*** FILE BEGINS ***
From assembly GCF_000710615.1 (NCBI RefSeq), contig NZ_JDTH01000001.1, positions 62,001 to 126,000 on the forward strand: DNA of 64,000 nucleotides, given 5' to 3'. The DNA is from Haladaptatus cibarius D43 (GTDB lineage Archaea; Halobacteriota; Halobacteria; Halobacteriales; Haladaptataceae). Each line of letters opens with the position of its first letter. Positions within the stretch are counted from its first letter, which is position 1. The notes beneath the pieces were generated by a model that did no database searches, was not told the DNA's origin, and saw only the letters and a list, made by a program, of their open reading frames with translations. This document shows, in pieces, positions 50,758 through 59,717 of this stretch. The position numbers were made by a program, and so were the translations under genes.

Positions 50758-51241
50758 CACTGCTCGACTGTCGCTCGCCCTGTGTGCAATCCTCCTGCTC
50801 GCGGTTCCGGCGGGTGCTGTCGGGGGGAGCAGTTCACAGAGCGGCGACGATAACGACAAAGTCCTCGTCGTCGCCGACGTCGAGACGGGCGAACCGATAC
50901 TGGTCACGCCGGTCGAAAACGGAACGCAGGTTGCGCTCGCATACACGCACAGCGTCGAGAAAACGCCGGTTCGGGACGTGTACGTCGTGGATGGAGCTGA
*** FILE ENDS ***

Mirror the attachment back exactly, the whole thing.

From assembly GCF_000710615.1 (NCBI RefSeq), contig NZ_JDTH01000001.1, positions 62,001 to 126,000 on the forward strand: DNA of 64,000 nucleotides, given 5' to 3'. The DNA is from Haladaptatus cibarius D43 (GTDB lineage Archaea; Halobacteriota; Halobacteria; Halobacteriales; Haladaptataceae). Each line of letters opens with the position of its first letter. Positions within the stretch are counted from its first letter, which is position 1. The notes beneath the pieces were generated by a model that did no database searches, was not told the DNA's origin, and saw only the letters and a list, made by a program, of their open reading frames with translations. This document shows, in pieces, positions 50,758 through 59,717 of this stretch. The position numbers were made by a program, and so were the translations under genes.

Positions 50758-51241
50758 CACTGCTCGACTGTCGCTCGCCCTGTGTGCAATCCTCCTGCTC
50801 GCGGTTCCGGCGGGTGCTGTCGGGGGGAGCAGTTCACAGAGCGGCGACGATAACGACAAAGTCCTCGTCGTCGCCGACGTCGAGACGGGCGAACCGATAC
50901 TGGTCACGCCGGTCGAAAACGGAACGCAGGTTGCGCTCGCATACACGCACAGCGTCGAGAAAACGCCGGTTCGGGACGTGTACGTCGTGGATGGAGCTGA